[Note: This piece is a sidebar to Bono, I Presume?]
Even when it’s not an entertainment celebrity that brings the cameras to Africa, nearly as many TV news Africa stories are about Americans or other Westerners “making a difference” in Africa. Whether it’s a high-profile figure like Bill Gates fighting malaria (ABC, 10/31/05), a 12-year-old American boy raising money for AIDS orphans in Africa (NBC, 12/8/06) or the wife and daughter of an NFL football coach missing his big day in the Super Bowl to volunteer in the Democratic Republic of the Congo (ABC, 2/3/06), these segments tell the story of Africa as a story about Westerners—and almost exclusively white Westerners, at that.
ABC’s World News specializes in this American narcissism, with 21 of its 73 Africa stories in 2005-06 highlighting a Westerner’s work in or for Africa. In the study period, NBC featured four such stories, while CBS broadcast two.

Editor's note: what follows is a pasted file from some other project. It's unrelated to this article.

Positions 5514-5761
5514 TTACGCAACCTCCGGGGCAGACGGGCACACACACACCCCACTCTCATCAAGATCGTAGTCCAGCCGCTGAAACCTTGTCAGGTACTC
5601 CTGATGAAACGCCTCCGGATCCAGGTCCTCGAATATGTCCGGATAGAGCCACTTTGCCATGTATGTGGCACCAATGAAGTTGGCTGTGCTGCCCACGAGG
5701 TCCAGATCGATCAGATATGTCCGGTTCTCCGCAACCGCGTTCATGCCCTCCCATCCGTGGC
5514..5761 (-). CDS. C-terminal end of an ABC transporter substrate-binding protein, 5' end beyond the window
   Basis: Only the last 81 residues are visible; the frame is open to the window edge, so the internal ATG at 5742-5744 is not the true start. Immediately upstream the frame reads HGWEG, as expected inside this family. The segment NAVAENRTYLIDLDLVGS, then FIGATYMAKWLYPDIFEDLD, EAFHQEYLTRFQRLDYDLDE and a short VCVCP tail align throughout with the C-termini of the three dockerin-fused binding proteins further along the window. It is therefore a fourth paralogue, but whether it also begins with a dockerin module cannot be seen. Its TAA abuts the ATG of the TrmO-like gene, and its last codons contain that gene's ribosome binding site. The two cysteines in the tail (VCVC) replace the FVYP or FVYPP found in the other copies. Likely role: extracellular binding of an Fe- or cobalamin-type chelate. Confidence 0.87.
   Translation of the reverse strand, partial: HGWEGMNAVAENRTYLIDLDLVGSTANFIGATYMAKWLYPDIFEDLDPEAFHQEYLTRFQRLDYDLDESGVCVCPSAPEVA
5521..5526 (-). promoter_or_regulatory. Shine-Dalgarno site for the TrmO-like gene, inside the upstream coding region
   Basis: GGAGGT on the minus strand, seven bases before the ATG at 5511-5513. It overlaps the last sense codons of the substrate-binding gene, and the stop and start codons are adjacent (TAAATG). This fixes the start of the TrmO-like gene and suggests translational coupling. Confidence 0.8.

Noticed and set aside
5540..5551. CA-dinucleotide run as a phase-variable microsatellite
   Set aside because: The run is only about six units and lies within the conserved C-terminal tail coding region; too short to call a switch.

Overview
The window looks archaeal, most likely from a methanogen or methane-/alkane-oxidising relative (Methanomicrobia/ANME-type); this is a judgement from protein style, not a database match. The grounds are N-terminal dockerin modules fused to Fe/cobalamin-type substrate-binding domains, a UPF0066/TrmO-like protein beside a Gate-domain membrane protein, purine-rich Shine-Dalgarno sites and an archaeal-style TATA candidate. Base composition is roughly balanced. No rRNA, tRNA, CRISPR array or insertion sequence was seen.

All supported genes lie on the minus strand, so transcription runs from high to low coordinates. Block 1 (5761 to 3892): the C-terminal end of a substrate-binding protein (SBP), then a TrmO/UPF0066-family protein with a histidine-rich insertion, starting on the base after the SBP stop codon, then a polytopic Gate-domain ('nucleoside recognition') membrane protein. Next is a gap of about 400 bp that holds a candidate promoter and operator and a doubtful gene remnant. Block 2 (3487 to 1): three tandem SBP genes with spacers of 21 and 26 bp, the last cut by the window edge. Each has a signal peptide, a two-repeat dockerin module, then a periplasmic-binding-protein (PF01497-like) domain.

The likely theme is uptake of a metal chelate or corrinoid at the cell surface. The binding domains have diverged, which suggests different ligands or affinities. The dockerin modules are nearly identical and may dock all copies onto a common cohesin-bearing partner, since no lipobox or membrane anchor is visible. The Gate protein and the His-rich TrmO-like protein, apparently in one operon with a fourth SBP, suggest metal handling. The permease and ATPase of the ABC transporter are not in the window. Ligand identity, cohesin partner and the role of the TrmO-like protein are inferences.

While such stories often do transmit some substantive information about the African countries or regions they purport to be about, the real focus is the Westerners and their work, which is typically some sort of charity rather than self-empowering, system-changing work. This kind of focus contributes to the stereotyping of Africa as a continent in need of Western charity, and Africans as a helpless people in need of rescue.
In the same two-year time period, the number of newscasts featuring the positive work of Africans was pitifully slim: NBC featured three, ABC two, CBS none.—J.H.